The average healthcare patient’s size and weight are increasing as the global population’s average body weight continues to climb, owing mostly to lifestyle choices and high caloric/fat meals. There is currently a need to explore how healthcare staff may deliver excellent patient/resident care and safe handling of bariatric patients while avoiding injury to themselves or the patient/resident. As part of an effective risk management program, it is critical to understand what obesity and bariatrics are, the possibility for harm, and the various ways to control these injuries.
What is obesity?
The World Health Organization (WHO) defines obesity as abnormal or excessive fat accumulation that may impair health. Using the body mass index (BMI), defined by weight in kilograms divided by height in meters squared, patients are classified into categories of underweight, healthy weight, overweight, obese I (30.0–34.9 kg/m2), obese II (35.0–39.9 kg/m2), and obese III (≥ 40kg/m2).
Obesity is also categorized by the American Medical Association (AMA) as Grade I (30-34.9), Grade II (35-39.9), and Grade III (> 40).
Pathologic conditions associated with obesity include type 2 diabetes; coronary heart disease; gallstones; hypertension; stroke; and certain types of cancer including endometrial, breast, prostate, and colon cancers. It is important to note that even though obesity leads to a variety of health risks, not every individual who is obese will develop these medical conditions due to “obese survivorship,” which refers to the concept that only certain individuals become chronically ill or disabled from obesity while most people live their lives in relative health despite their excess weight.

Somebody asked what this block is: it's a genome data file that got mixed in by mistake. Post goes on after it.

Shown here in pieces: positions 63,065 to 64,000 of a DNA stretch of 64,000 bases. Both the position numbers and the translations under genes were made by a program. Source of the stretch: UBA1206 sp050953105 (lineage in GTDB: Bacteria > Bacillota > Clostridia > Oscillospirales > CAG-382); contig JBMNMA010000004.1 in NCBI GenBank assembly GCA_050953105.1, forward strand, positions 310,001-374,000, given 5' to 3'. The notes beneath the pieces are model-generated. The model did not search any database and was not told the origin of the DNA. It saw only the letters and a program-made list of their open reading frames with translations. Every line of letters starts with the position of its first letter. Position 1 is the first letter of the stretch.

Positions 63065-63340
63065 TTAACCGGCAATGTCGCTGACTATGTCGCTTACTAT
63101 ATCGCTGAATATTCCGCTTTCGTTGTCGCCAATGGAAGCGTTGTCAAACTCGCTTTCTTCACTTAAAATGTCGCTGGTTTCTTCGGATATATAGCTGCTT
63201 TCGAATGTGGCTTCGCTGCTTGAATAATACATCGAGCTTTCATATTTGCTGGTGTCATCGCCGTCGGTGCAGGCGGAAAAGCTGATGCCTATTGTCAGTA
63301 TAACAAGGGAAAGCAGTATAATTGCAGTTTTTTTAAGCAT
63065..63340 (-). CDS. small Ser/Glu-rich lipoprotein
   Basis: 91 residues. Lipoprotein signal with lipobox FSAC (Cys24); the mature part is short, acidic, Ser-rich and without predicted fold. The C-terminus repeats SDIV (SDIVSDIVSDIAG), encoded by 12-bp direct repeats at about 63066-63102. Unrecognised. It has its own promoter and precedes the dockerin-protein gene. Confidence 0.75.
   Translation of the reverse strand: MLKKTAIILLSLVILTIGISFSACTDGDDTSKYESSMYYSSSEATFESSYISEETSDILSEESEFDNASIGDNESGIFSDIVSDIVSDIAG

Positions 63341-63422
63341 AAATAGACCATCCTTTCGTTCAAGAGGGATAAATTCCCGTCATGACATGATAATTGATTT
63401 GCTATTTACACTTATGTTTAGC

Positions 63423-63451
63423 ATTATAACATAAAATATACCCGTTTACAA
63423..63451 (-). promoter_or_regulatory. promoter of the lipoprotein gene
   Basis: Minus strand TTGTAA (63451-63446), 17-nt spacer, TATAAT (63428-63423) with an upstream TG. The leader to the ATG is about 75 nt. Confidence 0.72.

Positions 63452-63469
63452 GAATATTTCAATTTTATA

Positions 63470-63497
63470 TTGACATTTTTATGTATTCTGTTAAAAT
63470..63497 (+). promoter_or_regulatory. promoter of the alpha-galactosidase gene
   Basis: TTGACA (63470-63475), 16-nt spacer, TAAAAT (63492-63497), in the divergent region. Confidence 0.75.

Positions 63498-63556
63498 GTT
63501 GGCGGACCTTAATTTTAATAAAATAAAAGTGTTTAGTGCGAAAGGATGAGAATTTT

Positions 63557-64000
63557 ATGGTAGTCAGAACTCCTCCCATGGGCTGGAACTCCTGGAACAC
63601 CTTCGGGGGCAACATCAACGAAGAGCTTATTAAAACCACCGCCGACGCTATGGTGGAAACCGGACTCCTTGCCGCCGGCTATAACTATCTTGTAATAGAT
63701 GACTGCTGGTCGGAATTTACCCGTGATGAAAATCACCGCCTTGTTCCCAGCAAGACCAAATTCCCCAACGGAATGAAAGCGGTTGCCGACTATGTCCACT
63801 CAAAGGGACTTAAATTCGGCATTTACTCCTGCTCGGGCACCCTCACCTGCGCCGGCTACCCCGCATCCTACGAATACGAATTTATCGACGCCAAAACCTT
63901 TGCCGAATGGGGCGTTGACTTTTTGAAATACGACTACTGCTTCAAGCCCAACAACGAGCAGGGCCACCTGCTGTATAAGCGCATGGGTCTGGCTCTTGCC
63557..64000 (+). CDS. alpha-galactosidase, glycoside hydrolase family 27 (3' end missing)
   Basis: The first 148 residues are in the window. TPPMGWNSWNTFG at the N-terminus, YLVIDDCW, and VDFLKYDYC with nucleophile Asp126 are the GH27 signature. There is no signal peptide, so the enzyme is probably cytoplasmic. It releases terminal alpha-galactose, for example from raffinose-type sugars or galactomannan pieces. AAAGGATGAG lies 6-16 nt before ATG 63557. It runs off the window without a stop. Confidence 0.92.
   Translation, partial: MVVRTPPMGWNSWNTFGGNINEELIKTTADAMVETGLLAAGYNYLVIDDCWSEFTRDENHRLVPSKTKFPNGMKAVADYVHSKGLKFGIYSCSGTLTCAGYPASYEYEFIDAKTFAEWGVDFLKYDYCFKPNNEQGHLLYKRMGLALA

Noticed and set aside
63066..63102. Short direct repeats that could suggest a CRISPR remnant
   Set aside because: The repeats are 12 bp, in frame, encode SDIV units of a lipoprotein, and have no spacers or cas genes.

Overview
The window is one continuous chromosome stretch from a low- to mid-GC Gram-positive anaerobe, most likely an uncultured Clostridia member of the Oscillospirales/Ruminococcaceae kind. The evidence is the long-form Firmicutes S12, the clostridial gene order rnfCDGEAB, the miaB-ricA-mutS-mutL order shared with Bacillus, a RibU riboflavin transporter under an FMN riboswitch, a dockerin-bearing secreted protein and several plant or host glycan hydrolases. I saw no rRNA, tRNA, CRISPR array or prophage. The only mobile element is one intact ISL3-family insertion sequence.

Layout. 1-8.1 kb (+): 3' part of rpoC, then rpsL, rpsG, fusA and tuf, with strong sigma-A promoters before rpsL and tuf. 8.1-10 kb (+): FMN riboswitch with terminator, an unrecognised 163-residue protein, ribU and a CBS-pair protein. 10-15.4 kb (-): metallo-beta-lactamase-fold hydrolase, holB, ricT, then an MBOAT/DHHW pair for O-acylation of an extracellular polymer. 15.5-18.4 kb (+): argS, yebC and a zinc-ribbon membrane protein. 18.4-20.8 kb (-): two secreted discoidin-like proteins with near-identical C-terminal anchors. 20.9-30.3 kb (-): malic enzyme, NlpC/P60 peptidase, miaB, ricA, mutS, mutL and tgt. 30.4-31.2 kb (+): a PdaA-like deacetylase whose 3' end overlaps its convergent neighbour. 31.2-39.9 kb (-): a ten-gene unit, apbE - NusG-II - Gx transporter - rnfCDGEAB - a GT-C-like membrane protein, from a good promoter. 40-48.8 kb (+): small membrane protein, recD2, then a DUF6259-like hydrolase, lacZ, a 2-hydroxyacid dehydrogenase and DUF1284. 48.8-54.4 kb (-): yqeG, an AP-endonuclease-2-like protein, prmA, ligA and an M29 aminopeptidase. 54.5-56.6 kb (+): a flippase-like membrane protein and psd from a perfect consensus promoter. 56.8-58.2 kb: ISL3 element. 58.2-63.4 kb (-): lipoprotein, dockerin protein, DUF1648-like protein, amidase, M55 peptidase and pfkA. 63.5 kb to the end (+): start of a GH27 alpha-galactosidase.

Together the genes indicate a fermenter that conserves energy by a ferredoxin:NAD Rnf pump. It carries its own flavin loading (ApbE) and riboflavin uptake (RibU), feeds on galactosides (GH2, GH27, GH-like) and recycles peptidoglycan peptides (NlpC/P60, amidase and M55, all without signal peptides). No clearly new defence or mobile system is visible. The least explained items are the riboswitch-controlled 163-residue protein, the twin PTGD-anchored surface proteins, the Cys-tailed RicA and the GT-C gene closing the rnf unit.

What is bariatric?
Bariatrics is the branch of medicine that deals with obesity and its associated pathologies. Bariatric surgery, medical management algorithms for weight loss, and nutritional support are types of care offered by bariatric specialists within supporting healthcare organizations. While some patients have had success with dietary modifications, increased physical activity, or pharmacological interventions to achieve substantial long-term weight reduction on their own, others may require more aggressive intervention in the form of bariatric surgery or medications. Even after these aggressive methods are initiated, many individuals who undergo surgeries or begin medication regimens still have difficulty maintaining a healthy body weight due to metabolic adjustments to their changes in diet and lifestyle. It is therefore essential that all staff, regardless of specialty or training level, be aware of techniques to move and handle patients/residents safely.
Injuries from patient handling activities are an ongoing issue for healthcare providers. This is largely due to the increased weight of patients/residents that require care, as well as a tendency toward less physically demanding tasks in the acute care setting. In fact, it has been estimated that between 40-75% of injuries sustained by nursing staff occur during patient transfer/mobility activities (such as standing transfers, bed mobility maneuvers, and patient repositioning). It follows then that a population whose average body weight surpasses what was previously believed “average” would result in even more frequent injury events among healthcare workers. Therefore, it is absolutely critical that all staff involved in the care of bariatric patients/residents – physicians, nurses, respiratory therapists, physical/occupational therapists, dieticians, and others – have a basic understanding of what can potentially go wrong when moving and positioning these individuals.